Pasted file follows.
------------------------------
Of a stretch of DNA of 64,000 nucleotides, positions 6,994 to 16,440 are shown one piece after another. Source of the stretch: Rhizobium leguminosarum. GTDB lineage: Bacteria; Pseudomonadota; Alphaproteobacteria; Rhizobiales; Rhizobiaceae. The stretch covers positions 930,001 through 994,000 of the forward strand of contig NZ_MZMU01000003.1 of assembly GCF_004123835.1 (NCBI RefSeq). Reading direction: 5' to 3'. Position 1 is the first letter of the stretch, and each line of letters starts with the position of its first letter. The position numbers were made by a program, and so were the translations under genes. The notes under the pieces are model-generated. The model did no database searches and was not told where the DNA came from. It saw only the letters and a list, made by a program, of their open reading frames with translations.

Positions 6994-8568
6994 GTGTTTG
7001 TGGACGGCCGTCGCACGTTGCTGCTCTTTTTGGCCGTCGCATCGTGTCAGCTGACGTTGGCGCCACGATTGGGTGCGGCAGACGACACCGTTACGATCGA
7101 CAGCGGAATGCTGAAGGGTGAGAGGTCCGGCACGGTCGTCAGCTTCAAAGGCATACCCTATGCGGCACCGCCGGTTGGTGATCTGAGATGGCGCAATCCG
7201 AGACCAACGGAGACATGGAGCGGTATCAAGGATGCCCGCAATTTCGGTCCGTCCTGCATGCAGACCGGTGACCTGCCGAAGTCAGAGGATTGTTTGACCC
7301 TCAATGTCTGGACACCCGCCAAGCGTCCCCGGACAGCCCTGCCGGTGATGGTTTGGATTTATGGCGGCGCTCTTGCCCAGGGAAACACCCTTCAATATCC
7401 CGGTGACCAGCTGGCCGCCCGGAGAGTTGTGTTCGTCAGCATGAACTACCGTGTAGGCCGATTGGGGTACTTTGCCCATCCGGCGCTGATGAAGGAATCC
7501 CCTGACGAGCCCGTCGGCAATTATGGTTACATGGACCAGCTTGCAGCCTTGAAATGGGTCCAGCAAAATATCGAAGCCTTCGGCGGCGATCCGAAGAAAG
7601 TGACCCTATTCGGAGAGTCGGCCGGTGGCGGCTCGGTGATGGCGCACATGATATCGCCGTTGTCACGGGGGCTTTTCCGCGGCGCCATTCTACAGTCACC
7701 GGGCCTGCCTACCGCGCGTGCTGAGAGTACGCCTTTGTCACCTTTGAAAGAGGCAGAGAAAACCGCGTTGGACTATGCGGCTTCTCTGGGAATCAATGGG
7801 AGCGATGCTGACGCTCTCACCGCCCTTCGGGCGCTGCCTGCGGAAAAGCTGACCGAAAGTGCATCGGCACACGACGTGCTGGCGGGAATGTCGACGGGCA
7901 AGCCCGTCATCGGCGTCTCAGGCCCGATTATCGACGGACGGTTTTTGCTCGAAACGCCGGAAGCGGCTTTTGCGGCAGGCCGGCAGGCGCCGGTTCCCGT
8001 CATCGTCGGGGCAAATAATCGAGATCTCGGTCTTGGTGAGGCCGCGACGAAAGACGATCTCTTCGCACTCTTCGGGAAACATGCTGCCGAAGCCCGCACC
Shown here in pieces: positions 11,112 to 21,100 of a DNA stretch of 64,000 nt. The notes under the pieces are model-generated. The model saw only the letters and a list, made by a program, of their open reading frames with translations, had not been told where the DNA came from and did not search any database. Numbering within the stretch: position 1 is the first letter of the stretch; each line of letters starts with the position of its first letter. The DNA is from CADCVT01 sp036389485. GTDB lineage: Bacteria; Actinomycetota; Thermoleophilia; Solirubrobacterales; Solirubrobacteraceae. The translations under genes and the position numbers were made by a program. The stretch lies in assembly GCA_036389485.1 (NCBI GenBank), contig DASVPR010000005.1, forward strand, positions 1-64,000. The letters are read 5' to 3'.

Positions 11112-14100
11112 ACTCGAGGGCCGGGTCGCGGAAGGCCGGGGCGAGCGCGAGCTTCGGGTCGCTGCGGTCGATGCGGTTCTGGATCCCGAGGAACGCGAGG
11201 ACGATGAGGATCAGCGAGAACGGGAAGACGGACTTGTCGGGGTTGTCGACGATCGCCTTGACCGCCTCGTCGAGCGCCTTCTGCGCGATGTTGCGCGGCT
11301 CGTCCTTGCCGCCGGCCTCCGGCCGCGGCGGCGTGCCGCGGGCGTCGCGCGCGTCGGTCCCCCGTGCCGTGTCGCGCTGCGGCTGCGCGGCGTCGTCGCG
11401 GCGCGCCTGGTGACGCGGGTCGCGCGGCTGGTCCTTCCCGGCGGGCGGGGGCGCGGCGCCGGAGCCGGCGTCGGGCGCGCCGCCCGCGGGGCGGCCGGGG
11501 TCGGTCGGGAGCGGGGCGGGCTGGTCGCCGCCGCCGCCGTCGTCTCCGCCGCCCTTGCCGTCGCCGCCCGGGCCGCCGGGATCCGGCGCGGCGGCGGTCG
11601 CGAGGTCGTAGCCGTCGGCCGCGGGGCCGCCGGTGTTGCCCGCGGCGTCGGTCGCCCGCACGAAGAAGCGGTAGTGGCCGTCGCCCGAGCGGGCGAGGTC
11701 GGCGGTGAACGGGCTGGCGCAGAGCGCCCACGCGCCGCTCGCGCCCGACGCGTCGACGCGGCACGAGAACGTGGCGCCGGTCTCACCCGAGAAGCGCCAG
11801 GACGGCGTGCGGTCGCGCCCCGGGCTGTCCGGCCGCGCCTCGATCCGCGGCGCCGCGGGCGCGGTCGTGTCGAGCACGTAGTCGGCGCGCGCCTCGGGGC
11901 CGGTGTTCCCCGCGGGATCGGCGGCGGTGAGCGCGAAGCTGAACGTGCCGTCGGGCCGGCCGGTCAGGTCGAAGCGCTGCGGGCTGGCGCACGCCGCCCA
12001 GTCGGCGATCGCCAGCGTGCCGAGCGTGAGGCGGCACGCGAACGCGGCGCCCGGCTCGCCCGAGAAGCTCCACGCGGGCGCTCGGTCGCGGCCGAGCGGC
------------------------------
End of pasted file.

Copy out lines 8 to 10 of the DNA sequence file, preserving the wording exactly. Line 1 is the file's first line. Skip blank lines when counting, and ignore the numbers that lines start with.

7401 CGGTGACCAGCTGGCCGCCCGGAGAGTTGTGTTCGTCAGCATGAACTACCGTGTAGGCCGATTGGGGTACTTTGCCCATCCGGCGCTGATGAAGGAATCC
7501 CCTGACGAGCCCGTCGGCAATTATGGTTACATGGACCAGCTTGCAGCCTTGAAATGGGTCCAGCAAAATATCGAAGCCTTCGGCGGCGATCCGAAGAAAG
7601 TGACCCTATTCGGAGAGTCGGCCGGTGGCGGCTCGGTGATGGCGCACATGATATCGCCGTTGTCACGGGGGCTTTTCCGCGGCGCCATTCTACAGTCACC